Book review: 'What We Saw at Night' by Jacquelyn Mitchard

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They sleep during the day, avoiding their greatest enemy: sunlight. When the sun sets and darkness falls, they hit the town. The nighttime world belongs to them. They are Children of Darkness.

No, this isn't another young adult novel featuring pointy toothed, blood-sucking teen vampires. Jacquelyn Mitchard's novel "What We Saw at Night" (Soho Teen, $17.99, ages 14-18) is about a group of teenagers who suffer from the real world genetic disorder Xeroderma Pigmentosum.

XP is a fatal allergy to sunlight. Allie Kim, along with her best friends Rob and Juliet, live in a parallel universe compared to "daytimers," the name they've given to people who don't suffer from XP.

Allie wakes up when most people are getting home from school or work. She eats dinner as her breakfast and does her school work from home in the wee hours. And she's in bed by sunrise.

Allie, Rob and Juliet can't go to the mall. They can't try out for the track team or take a walk in a sunlit park. But that doesn't mean they can't find exciting things to do from dusk till dawn.

In fact, their nighttime activities are usually more exciting than anything teens do in the daytime. That's mostly thanks to Juliet -- the free spirit among the trio.

The empty, nighttime version of their sleepy, nowhere town of Iron Harbor is the group's private playground. While the daytimers sleep, dreaming of sunrise, Allie and her friends live their lives at night, free to go where they want under the cover of darkness.

Of course, suffering from XP doesn't mean that Allie and her friends don't go through the same growing pains and angst that other teens their age experience. Allie has had a crush on Rob for as long as she can remember. But Allie can also see that Rob only has eyes for Juliet. Unfortunately for Rob, Juliet clearly couldn't be less interested in him. This creates a typical love triangle among very atypical teens.

Then everything changes when Juliet introduces Allie and Rob to Parkour, also known as Freerunning, a stunt-sport that features running and climbing off forest cliffs and tall buildings. It's during one of these nighttime Parkour stunts that Allie stumbles upon what looks like a murder. Or at least that's what she tries to convince Rob and Juliet, who didn't see anything.

Did she imagine it? XP can sometimes lead to hallucinations in its more degenerative stages. Could Allie be losing her mind?

As Allie delves deeper into what she saw, she uncovers what might be a larger conspiracy, involving a member of the Tabor family. That's the family of doctors that founded and operate the Tabor Clinic.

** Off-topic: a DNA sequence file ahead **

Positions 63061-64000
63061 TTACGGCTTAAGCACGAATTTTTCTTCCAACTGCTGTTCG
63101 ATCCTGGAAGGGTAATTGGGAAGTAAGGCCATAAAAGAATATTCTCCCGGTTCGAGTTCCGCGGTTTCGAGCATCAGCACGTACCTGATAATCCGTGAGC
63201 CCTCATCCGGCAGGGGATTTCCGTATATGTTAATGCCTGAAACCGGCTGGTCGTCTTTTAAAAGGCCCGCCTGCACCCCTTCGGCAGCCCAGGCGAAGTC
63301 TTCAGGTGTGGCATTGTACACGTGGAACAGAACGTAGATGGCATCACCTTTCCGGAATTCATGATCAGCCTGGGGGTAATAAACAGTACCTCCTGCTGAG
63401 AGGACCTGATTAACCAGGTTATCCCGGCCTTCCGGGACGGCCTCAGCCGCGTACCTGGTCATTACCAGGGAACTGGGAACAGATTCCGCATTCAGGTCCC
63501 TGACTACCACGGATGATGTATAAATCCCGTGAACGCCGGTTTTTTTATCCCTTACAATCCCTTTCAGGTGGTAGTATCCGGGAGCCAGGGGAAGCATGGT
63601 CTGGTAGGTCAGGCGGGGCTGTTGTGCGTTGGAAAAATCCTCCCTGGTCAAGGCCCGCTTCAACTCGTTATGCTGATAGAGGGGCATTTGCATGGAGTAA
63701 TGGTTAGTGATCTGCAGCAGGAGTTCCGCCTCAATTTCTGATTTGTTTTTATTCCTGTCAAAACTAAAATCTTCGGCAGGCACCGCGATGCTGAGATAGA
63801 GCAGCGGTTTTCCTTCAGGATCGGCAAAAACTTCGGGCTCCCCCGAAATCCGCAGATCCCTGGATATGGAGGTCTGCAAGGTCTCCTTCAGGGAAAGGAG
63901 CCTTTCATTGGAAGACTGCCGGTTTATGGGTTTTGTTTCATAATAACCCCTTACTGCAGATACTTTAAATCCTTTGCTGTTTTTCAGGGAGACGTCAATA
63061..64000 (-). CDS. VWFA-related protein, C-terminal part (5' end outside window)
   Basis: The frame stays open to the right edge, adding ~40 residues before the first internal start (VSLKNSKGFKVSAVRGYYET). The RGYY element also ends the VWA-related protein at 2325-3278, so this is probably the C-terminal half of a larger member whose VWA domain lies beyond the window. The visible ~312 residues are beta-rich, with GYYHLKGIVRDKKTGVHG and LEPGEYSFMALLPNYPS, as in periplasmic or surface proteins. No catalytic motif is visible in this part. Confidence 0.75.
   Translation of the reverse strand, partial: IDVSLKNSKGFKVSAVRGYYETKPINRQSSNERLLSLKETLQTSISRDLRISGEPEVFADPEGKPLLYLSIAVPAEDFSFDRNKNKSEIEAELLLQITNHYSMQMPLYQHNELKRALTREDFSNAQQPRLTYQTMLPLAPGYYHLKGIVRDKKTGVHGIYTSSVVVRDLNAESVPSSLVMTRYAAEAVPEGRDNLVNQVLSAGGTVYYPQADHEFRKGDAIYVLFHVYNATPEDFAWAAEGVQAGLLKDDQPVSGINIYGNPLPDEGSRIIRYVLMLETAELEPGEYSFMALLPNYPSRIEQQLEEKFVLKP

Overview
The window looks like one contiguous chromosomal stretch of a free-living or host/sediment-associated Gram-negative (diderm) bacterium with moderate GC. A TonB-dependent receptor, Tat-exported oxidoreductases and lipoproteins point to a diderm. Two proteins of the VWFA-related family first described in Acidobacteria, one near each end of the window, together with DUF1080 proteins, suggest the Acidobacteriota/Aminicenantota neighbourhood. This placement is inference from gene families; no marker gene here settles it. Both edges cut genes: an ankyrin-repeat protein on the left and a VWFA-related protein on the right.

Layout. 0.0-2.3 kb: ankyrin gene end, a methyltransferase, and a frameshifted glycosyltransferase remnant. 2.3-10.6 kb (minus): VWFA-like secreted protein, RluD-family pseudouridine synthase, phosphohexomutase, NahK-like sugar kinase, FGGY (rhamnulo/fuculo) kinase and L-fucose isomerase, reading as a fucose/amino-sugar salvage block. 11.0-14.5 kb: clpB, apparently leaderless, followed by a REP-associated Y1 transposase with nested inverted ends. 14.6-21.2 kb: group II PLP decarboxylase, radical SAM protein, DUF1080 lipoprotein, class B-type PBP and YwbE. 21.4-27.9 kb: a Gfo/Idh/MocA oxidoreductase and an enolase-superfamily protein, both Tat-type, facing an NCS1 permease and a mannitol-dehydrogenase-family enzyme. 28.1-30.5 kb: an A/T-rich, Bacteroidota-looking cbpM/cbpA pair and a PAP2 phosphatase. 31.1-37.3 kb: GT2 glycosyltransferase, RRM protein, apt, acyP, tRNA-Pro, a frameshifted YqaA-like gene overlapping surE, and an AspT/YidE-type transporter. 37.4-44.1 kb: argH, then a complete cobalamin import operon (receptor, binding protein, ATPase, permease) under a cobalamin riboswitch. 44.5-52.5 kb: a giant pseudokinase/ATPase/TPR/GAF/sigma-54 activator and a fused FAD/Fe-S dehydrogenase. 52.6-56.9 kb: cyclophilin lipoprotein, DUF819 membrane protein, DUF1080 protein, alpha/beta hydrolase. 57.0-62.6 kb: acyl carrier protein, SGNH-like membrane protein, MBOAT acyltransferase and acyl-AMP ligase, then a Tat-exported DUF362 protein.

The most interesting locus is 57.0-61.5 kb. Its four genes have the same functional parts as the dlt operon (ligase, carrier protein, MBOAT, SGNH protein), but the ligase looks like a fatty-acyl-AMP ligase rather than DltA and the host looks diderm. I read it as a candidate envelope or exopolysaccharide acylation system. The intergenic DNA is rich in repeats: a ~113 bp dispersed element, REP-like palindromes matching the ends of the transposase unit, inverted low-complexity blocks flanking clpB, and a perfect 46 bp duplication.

The clinic is the leading research and treatment center for patients with XP. It is the reason Allie, Rob and Juliet's families all moved to Iron Harbor and it's their best hope for finding a cure to the disease.

Not only that, Allie begins to suspect that one of her best friends might be involved in the crime. This revelation could lead to Allie, Juliet and Rob to being in serious danger.

"What We Saw at Night" is an engaging blend of real-world drama involving a life-and-death illness and a whodunit thriller. Imagine John Green's recent "The Fault in Our Stars" in a mashup with a Nancy Drew mystery. Plus some roof jumping and wall scaling.

The character of Allie is well drawn. She's a teenage girl with depth and intelligence, struggling to find her place in a world into which she doesn't fit.

Like much of Ms. Mitchard's other work, the book explores themes of mortality, abuse, friendship and family all while spinning an entertaining yarn. There are mentions of drinking and drug use, sexual situations and death. As Allie learns more about the man she suspects of murder, the story becomes darker and more disturbing.

However, if you're looking for a book with a beginning, middle and end, this is where the novel falls short. Like many teen titles of late, this is only the first part of an ongoing story involving Allie and the crime she may or may not have witnessed.

The book even includes a preview of the first two chapters of the next volume, "What We Lost in the Dark." What the book lacks in finality it makes up for in fast-paced storytelling, an engaging mystery and well-defined characters.


J.J. Lendl is a library assistant, teen services, at the Carnegie Library branch in Beechview.


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